For a long time, neuroscientific dogma dictated that the brain is hardwired. This was cemented by the venerable father of cellular neuroscience, Ramon y Cajal, when he said: “Nerve paths are something fixed, ended, immutable. Everything may die; nothing may be regenerated.” That means no repair, and no rearrangement. (Although aparrently his opinions on this were somewhat ambiguous.) However, its pretty apparent that our minds change over time – every day, likely every second – so if our brain is the seat of the mind, shouldn’t our brain also change? It was well known that neurons in the peripheral nervous system could regenerate, but the dogma of the immutable brain held for the central nervous system. Then, in the 1980’s, Albert Aguayo’s lab at McGill discovered that, when given the appropriate environment, neurons in the brain retain the ability to regenerate and in so doing they opened a whole new field of study. We have yet to see major benefits of the study of central neural regeneration, but then again we have yet to understand the related natural processes that actually keep it from happening. While things are steadily chugging along in the study of regeneration, there is a whole other field looking at the normal, day to day changes in our brain. The ability of our brains to change is referred to as neural plasticity. (Think malleable plastic.) In fact, the brain can change on a grand scale. For instance, when you lose a finger, the area of the brain that used to control that finger can be recruited to help control the remaining fingers with better accuracy. Although if you are a struggling instrumentalist I wouldn’t recommend cutting off your pinky. (Unless you play with your feet – my father convinced me when I was young and impressionable that the pinky toe is thoroughly useless and would be lost to evolution in a matter of generations.) While large swathes of neurons can change their function, neural plasticity is also thought to be the basis of memory formation. But regardless of the result of neural plasticity on the level of behaviour and the mind, it involves physical change on the level of neuronal networks, cells and synapses. Synaptic plasticity in particular has been studied in extreme depth, albeit with a lot left to learn. At its most basic level, synaptic plasticity can involve appearance of new synapses, disappearance of preexisting synapses, and strengthening or weakening of synapses. The basic idea is that memory formation involves strengthening and/or formation of new synaspes, while memory loss involves the opposite (or just straight up cell death), but it is almost certainly more complex than that.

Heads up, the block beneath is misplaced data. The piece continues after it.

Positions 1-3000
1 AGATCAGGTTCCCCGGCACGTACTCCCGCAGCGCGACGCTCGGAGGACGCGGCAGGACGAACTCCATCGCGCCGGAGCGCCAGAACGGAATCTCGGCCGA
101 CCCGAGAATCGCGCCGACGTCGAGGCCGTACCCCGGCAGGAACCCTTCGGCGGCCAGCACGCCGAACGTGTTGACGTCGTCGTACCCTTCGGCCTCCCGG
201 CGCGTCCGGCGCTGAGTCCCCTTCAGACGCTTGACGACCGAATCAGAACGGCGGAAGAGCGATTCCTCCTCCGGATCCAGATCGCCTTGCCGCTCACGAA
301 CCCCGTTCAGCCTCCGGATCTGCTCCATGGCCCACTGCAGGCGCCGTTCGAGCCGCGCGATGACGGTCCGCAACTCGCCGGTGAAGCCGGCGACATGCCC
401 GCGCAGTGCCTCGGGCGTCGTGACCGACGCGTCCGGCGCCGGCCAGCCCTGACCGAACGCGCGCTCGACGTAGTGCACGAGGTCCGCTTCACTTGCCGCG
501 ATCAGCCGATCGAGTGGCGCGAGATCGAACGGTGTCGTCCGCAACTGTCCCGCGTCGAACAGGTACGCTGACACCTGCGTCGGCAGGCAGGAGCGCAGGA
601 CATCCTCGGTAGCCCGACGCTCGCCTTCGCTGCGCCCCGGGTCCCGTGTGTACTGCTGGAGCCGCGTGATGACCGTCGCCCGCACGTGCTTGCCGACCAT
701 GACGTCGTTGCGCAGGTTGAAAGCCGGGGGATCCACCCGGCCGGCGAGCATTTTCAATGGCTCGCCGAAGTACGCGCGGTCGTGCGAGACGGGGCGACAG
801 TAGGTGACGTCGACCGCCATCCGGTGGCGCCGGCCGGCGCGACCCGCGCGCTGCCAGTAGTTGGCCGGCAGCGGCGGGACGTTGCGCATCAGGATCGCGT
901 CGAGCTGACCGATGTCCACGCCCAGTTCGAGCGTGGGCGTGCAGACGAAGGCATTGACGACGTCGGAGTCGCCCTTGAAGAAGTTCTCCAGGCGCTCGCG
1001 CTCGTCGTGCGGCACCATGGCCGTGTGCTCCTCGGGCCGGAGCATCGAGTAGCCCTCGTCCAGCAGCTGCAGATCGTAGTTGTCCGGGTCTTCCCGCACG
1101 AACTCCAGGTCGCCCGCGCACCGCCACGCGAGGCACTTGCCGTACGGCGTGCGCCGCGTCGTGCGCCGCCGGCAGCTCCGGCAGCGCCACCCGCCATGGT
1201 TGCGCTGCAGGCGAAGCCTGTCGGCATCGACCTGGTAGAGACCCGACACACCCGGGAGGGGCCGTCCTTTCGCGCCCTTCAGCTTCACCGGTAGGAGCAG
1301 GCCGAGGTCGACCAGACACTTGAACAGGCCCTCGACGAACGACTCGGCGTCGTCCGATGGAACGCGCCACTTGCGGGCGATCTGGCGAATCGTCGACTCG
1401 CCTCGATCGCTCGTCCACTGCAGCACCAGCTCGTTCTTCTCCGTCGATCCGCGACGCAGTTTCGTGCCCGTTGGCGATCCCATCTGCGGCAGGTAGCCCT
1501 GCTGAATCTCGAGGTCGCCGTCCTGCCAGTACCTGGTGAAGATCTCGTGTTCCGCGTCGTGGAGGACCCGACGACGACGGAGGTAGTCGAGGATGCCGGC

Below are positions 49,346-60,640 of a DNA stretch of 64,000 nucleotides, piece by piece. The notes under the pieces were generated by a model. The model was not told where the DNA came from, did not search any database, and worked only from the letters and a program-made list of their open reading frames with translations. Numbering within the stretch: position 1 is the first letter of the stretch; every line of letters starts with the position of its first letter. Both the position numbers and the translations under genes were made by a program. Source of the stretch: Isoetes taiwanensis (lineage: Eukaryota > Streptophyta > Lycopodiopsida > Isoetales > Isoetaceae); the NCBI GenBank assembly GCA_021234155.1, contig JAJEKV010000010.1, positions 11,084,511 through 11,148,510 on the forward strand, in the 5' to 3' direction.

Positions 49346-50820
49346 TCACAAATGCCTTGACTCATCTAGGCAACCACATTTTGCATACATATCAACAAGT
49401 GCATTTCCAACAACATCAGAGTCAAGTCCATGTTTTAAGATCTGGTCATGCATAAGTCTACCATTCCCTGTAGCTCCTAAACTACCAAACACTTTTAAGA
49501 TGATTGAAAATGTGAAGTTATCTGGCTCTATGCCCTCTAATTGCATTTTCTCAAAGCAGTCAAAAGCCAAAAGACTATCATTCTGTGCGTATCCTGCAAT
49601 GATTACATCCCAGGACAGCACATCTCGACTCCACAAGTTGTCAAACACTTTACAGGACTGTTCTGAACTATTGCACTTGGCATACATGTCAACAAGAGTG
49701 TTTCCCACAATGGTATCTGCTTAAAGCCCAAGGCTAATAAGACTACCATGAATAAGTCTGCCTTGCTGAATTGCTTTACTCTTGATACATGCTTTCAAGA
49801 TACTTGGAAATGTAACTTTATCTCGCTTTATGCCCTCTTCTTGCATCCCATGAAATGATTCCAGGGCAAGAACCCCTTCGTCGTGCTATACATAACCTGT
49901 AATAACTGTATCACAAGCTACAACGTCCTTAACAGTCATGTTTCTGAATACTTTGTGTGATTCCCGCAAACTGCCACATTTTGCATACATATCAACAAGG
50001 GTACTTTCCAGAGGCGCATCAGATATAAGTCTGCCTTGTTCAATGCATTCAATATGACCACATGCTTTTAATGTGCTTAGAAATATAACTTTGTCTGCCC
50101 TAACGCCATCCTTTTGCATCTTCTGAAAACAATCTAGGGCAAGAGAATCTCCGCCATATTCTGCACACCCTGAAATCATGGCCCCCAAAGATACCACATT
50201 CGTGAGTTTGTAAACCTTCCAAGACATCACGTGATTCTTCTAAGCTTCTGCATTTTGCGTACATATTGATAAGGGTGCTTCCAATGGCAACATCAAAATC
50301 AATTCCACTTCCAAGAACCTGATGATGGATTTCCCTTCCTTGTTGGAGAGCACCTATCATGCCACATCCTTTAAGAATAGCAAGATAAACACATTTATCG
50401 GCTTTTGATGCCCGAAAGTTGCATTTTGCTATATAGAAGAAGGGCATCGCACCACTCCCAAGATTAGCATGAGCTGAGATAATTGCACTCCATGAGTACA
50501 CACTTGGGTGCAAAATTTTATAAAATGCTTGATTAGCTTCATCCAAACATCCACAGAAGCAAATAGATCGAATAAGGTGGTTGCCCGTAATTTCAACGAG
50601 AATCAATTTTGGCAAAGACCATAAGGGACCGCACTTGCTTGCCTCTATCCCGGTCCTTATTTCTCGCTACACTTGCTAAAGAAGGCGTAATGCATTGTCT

So, although Ramon might roll in his grave, I will say very firmly that the brain is not hard wired. Change is possible.
To this effect, a study just published in Nature Neuroscience by Chen and friends looked at the plasticity of inhibitory neurons in the visual cortex, one of the first brain regions where plasticity was studied. David Hubel and Torsten Wiesel, who I’ve written about briefly in the past (point #3) discovered a lot about the mammalian visual system, and laid the groundwork for a lot subsequent experimenting done on visual plasticity.
Their first major discovery was their identification of Orientation Selectivity of neurons in the visual cortex. Orientation selectivity refers to the ability of a single cell to respond specifically to a bar of a certain orientation presented in a specific location in the visual field. To be clear, orientation selective neurons are located in the visual cortex at the back of the brain, and become active when the eye see’s a bar of particular orientation (these neurons receive input from the neurons in the eye). You can read more about visual stimulus selectivity and how it arises in a couple of my recent posts.
Their next major discovery was that neurons in the visual cortex are arranged in columns that run perpendicularly into the brain, starting at the outer surface and extending up to ½ a centimetre inward. The main thing to know about these columns is that each one mainly receives input from either the right or left eye. Thus the columns are referred to as Ocular Dominance Columns, since either the left or right eye dominates the input into each column.